By 2025, wind and solar will enable emissions reduction at current pace
Photovoltaic (PV) solar and wind power installation in Australia is so rapid that an Australian National University study predicts the country will meet its emissions reduction pledge under the Paris Accord by 2025, five years early. Per capita, Australia is incorporating the renewable energy sources four to five times faster than the United States, the European Union, China, and Japan.
What’s more, researchers Andrew Blakers, Matt Stocks, and Bin Lu conclude, this renewable energy revolution is sustainable. “The price of electricity from large-scale PV and wind farms in Australia is currently about $50 per Megawatt-hour (MWh), and steadily falling,” they wrote. “This is below the cost of electricity from existing gas-fired power stations and is also below the cost of new-build gas and coal power stations.”
While Australia is the No. 1 coal exporter in the world, the future appears to belong to renewables. An appeals court ruling last week that prohibited the development of a new coal mine in New South Wales’ Hunter Valley on environmental grounds speaks to that. The case was also notable in that it was Australia’s first to include evidence from a climate scientist in a review of a coal mining project.
“What is now urgently needed, in order to meet generally agreed climate targets, is a rapid and deep decrease in GHG (greenhouse gas) emissions,” Justice Brian Preston, chief of the Land and Environment Court of NSW ruled. “In short, an open cut coal mine in this part of the Gloucester valley would be in the wrong place at the wrong time. These dire consequences should be avoided.”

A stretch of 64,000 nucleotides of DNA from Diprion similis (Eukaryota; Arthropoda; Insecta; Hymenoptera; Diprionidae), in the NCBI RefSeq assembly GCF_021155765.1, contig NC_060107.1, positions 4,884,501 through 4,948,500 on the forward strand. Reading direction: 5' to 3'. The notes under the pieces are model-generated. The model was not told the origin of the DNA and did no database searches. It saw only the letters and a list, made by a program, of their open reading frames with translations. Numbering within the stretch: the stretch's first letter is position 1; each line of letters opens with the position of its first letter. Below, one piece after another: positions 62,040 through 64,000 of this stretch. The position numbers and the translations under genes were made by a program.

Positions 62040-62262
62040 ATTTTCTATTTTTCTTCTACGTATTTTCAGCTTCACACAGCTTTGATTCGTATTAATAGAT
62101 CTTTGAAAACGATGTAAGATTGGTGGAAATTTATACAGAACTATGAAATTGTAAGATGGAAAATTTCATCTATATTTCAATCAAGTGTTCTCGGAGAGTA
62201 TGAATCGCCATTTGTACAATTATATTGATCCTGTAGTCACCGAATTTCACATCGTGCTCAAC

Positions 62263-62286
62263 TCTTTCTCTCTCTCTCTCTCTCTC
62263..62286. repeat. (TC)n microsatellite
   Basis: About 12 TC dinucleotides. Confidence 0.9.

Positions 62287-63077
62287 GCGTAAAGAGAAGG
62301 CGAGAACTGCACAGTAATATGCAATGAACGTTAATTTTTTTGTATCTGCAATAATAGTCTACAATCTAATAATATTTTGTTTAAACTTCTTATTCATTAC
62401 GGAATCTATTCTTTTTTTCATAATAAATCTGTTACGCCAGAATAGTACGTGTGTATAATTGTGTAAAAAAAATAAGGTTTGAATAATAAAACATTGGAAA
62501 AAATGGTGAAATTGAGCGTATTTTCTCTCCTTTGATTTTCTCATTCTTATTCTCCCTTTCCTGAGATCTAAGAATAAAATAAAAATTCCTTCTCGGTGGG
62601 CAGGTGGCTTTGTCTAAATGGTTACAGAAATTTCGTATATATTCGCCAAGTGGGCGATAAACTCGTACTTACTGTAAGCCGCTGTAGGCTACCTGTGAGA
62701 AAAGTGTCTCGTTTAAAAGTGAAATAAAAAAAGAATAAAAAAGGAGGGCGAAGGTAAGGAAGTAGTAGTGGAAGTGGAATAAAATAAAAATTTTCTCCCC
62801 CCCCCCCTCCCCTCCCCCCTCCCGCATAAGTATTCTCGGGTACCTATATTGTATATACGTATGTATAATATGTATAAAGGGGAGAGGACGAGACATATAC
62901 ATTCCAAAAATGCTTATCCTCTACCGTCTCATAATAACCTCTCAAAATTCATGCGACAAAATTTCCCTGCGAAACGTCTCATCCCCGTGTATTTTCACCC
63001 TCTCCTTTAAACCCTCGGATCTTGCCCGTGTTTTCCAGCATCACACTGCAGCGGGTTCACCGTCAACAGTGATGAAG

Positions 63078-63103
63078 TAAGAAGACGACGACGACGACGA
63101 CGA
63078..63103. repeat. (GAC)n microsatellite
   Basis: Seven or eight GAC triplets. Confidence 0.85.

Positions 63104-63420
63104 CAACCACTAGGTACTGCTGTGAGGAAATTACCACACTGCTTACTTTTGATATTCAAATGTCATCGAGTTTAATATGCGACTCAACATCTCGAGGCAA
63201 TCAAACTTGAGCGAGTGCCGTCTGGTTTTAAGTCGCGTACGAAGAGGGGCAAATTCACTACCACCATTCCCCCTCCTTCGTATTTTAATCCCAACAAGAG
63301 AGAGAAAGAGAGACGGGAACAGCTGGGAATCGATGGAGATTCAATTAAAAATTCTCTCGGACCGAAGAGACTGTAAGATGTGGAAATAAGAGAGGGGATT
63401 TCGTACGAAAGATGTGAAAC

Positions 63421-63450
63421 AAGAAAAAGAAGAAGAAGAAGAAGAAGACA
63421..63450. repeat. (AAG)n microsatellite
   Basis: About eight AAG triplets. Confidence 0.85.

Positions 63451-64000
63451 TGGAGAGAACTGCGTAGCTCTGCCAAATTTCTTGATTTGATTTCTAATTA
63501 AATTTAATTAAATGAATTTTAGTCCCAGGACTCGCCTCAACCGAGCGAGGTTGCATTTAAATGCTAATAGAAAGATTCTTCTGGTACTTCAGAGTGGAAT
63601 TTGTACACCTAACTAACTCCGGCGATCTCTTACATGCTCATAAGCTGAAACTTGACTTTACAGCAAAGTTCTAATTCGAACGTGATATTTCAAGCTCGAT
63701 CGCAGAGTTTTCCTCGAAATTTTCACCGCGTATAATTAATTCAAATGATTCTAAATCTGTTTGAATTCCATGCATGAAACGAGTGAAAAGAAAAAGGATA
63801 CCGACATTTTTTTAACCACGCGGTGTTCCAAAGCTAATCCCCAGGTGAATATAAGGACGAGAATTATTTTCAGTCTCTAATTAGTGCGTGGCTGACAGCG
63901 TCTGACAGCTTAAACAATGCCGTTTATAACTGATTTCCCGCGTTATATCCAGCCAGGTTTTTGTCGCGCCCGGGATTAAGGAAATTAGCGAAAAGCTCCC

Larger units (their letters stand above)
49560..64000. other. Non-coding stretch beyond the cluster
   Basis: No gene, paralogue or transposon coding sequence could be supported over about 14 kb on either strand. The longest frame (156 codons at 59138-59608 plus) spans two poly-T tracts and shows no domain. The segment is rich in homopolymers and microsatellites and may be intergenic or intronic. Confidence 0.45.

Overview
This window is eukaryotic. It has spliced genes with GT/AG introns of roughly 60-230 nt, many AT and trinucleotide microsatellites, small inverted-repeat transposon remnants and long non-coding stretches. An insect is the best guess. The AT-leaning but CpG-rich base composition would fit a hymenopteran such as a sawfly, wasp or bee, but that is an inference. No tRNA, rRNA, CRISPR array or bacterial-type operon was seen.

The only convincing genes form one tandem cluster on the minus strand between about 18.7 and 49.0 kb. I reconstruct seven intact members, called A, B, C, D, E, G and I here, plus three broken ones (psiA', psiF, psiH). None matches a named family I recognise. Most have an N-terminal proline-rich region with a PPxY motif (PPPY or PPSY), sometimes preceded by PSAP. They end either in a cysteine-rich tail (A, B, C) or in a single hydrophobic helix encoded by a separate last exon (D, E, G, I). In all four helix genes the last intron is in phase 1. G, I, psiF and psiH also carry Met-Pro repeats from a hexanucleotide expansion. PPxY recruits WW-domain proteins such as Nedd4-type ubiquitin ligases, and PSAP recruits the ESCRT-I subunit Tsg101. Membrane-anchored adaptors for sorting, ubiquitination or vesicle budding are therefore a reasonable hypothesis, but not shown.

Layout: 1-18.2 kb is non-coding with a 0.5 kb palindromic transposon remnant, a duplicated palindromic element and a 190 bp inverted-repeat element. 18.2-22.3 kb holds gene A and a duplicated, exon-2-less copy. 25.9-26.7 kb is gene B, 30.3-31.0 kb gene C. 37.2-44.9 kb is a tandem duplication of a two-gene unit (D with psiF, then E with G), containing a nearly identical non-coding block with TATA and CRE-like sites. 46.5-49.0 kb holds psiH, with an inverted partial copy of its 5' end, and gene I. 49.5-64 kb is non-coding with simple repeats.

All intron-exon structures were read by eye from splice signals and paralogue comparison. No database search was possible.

The Paris Accord calls for a 26 to 28 per cent reduction in emissions from 2005 levels by 2030. The national university study estimates an emissions decrease of 10 to 11 megatonnes per year in the near future, which would see Australia reaching the target in 2025. The study goes on to say that “if Australia keeps installing PV and wind at the current rate, then all fossil fuel use could be eliminated around 2050.”
The authors think Australia can lead the way for large portions of the world to transition to renewables. Since “most of the world’s population lives in the sunbelt (+/-35° of latitude),” they argue, with mild winters and ample sunshine, access to wind-rich regions, and sites suitable for storage of pumped hydro power, “These countries are more like Australia rather than Europe or North America or North Asia. These countries can follow the Australian path and transition rapidly to renewables with consequent large avoidance of future greenhouse emissions.”
Should the country reach its Paris goals by 2025, other countries might indeed take an energy cue from Australia.